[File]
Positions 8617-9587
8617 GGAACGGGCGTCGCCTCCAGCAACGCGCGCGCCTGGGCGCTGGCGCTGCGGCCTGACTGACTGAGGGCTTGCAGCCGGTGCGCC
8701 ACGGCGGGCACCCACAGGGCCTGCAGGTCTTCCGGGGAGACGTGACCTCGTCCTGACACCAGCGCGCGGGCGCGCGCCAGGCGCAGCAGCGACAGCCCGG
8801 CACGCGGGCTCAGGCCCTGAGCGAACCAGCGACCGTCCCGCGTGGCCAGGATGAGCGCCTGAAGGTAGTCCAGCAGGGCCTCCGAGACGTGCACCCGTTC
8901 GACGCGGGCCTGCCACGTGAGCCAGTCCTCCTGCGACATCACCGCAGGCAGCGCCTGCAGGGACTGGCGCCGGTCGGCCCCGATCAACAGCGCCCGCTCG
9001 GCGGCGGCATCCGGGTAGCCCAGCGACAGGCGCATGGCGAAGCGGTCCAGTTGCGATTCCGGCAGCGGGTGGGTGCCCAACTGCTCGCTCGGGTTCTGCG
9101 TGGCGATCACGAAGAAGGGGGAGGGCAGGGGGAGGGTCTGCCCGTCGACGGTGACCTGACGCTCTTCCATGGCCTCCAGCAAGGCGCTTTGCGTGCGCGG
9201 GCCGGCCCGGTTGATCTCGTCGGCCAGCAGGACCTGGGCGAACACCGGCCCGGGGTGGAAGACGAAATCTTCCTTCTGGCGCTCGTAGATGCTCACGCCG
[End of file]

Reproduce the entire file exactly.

Positions 8617-9587
8617 GGAACGGGCGTCGCCTCCAGCAACGCGCGCGCCTGGGCGCTGGCGCTGCGGCCTGACTGACTGAGGGCTTGCAGCCGGTGCGCC
8701 ACGGCGGGCACCCACAGGGCCTGCAGGTCTTCCGGGGAGACGTGACCTCGTCCTGACACCAGCGCGCGGGCGCGCGCCAGGCGCAGCAGCGACAGCCCGG
8801 CACGCGGGCTCAGGCCCTGAGCGAACCAGCGACCGTCCCGCGTGGCCAGGATGAGCGCCTGAAGGTAGTCCAGCAGGGCCTCCGAGACGTGCACCCGTTC
8901 GACGCGGGCCTGCCACGTGAGCCAGTCCTCCTGCGACATCACCGCAGGCAGCGCCTGCAGGGACTGGCGCCGGTCGGCCCCGATCAACAGCGCCCGCTCG
9001 GCGGCGGCATCCGGGTAGCCCAGCGACAGGCGCATGGCGAAGCGGTCCAGTTGCGATTCCGGCAGCGGGTGGGTGCCCAACTGCTCGCTCGGGTTCTGCG
9101 TGGCGATCACGAAGAAGGGGGAGGGCAGGGGGAGGGTCTGCCCGTCGACGGTGACCTGACGCTCTTCCATGGCCTCCAGCAAGGCGCTTTGCGTGCGCGG
9201 GCCGGCCCGGTTGATCTCGTCGGCCAGCAGGACCTGGGCGAACACCGGCCCGGGGTGGAAGACGAAATCTTCCTTCTGGCGCTCGTAGATGCTCACGCCG